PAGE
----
UFA Decisions: Fernando Pisani

Edmonton Oilers v Ottawa Senators 

UFA Decisions considers the unrestricted free agents on the Oilers’ roster, starting with the most expensive and working down.  Today’s subject is Fernando Pisani. 

Hometown boy Fernando Pisani took the long road to the NHL. The former St. Albert Saint was drafted quite late in 1996, and then spent four years at Providence College, where he scored 153 points in 147 games. Then he spent two and half years in the AHL, where he showed some offensive touch; he was on pace for 34 goals in his final season in the minors.

Altogether, Pisani spent nearly seven years in the system before he made his NHL debut, but once he got his chance, he stayed.

Over his first three seasons with the Oilers – interrupted by the lockout – Pisani proved himself a stalwart defensive player who could score a bit as well. He was looking at a decent raise in the 2006 off-season, after scoring 18 goals and managing 37 points.

Then the 2006 playoffs intervened. Edmonton went on a miraculous run which was fuelled in part by Pisani, who scored 14 goals while firing pucks in at a 28.6 shooting percentage, more than double his career rate, and more than double what he’d shot in the regular season (his best goal-scoring year in the NHL, both at the time and to date). The Oilers decided to lock him up anyway – $10.0 million over four years – hoping that while he might cool off he could still be an offensive player.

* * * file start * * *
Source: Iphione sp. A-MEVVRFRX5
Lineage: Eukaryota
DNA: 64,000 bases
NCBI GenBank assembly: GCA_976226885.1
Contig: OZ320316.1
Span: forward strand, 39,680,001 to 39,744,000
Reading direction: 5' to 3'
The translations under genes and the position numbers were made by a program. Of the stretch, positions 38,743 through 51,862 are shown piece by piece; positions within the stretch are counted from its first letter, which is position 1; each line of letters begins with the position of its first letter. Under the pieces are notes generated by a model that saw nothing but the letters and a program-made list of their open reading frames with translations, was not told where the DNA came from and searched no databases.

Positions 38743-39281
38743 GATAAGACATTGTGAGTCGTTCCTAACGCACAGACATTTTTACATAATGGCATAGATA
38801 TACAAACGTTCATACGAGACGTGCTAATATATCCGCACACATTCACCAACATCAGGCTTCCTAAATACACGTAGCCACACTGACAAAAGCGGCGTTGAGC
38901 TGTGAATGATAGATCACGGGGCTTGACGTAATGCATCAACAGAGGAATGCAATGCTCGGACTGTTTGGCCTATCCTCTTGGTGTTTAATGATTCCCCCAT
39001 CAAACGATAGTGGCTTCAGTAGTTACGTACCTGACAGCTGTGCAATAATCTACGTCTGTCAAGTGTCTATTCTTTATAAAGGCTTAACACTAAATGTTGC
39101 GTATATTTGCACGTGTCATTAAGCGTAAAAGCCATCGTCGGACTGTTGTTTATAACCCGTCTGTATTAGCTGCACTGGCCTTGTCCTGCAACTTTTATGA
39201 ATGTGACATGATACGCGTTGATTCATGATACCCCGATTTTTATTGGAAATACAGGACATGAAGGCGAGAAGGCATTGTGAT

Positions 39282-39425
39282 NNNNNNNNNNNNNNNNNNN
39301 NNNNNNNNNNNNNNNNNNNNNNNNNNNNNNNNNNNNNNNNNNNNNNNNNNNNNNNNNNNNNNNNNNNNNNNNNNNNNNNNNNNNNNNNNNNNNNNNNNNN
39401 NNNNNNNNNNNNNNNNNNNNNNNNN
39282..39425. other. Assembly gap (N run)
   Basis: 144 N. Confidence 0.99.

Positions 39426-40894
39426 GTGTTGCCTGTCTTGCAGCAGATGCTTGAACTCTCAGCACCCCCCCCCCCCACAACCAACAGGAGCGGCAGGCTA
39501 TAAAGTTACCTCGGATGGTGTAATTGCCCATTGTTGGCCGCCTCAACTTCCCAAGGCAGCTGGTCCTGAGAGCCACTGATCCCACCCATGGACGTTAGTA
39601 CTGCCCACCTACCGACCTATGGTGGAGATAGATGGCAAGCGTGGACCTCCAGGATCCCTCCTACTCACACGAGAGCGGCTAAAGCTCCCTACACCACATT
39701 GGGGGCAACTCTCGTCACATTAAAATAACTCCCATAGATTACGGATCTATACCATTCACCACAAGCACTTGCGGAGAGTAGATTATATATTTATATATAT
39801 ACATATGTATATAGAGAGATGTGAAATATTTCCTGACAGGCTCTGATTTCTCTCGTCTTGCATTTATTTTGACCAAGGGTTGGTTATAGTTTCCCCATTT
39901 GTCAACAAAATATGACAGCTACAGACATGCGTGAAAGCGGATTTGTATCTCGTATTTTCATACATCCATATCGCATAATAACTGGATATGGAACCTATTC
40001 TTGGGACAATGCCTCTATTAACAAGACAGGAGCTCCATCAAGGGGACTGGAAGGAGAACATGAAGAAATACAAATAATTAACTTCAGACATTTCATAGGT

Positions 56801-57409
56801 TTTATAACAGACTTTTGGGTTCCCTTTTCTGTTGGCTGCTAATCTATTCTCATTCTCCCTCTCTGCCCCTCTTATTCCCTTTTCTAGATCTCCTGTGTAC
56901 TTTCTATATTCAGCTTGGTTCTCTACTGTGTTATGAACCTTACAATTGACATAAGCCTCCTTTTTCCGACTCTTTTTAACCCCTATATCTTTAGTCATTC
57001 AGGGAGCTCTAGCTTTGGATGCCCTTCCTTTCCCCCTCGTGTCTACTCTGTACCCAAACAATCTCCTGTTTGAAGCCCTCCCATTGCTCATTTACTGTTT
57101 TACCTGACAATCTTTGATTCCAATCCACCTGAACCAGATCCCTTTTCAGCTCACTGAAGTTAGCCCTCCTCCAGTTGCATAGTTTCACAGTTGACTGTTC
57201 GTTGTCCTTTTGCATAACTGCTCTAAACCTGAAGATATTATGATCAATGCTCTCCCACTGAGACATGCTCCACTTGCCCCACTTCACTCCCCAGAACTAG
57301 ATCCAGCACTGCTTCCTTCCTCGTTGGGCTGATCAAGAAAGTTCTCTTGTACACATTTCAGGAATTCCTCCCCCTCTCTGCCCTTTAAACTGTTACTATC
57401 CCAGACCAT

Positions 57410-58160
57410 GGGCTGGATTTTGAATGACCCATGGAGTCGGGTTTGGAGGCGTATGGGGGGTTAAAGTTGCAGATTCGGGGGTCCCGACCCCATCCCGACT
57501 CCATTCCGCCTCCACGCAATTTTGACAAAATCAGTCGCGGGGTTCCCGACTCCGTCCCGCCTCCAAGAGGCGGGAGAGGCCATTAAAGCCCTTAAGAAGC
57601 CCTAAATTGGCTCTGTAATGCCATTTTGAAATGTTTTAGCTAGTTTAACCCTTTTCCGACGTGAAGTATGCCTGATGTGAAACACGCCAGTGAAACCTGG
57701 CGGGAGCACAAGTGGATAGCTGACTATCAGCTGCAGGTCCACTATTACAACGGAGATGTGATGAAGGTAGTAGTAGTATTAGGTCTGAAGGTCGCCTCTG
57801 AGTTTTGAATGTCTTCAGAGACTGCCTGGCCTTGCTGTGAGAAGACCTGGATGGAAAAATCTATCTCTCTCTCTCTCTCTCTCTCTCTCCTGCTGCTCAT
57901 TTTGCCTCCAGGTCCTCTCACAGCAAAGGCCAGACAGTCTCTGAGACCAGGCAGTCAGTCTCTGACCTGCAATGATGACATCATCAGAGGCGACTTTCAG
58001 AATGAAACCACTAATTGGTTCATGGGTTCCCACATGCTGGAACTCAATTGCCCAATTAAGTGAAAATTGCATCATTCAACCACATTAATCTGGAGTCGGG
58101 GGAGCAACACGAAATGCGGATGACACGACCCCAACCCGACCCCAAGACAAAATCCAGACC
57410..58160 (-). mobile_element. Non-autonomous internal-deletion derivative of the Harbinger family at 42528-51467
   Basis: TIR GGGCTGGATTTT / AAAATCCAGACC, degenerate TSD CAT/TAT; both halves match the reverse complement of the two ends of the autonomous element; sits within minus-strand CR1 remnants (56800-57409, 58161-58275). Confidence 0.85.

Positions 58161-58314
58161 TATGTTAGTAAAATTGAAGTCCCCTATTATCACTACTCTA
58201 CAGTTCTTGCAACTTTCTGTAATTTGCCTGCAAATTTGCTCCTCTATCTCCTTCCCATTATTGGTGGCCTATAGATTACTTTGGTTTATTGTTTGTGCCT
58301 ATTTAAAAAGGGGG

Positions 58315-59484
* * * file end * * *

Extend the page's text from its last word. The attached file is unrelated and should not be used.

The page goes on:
It was a lousy bet to begin with, but it got worse as Pisani’s colitis – he’d been diagnosed in 2005 but the symptoms had been minor and the Oilers were apparently unaware of that issue when they signed him – flared up in the summer of 2007.

Pisani has struggled through repeated bouts of the illness (and was robbed of the Masterton Trophy last year and not even nominated this year) and hasn’t been the player he was prior to the disease impacting his career. His massive four year contract expires this summer, and he finds himself an unrestricted free agent.

What I’d Do As G.M. 

I’ve always liked Pisani, partially because of his playoff heroics but mostly because of the player he is: he’s a capable two-way guy who doesn’t cheat for offence, plays wherever he’s told to and puts in the effort every night. He was instant chemistry for a while, bouncing from line to line and stabilizing whichever group he played with; one of the best things he’s done as an Oiler is act as a responsible steward for younger line-mates.

He can’t be relied on in that role any more, and with his health the way it is I wouldn’t count on him to play more than a fourth line role. As Oilers’ G.M., that’s the contract I’d offer him – a one- or two-year pact in the $750,000 range. I’d pencil him in as a fourth line player, and if he were healthy enough to play a bigger role on the roster I’d have found myself a bargain. 

What I Expect To Happen 

Steve Tambellini has made it clear repeatedly that he’s rebuilding the team from the ground up, and I don’t expect him to share my view that Fernando Pisani could be a useful veteran mentor to younger players. I suspect that the Oilers will let Pisani go in the off-season, and that someone else will sign him on the cheap or bring him in on a training camp tryout in the fall.

  • Rick: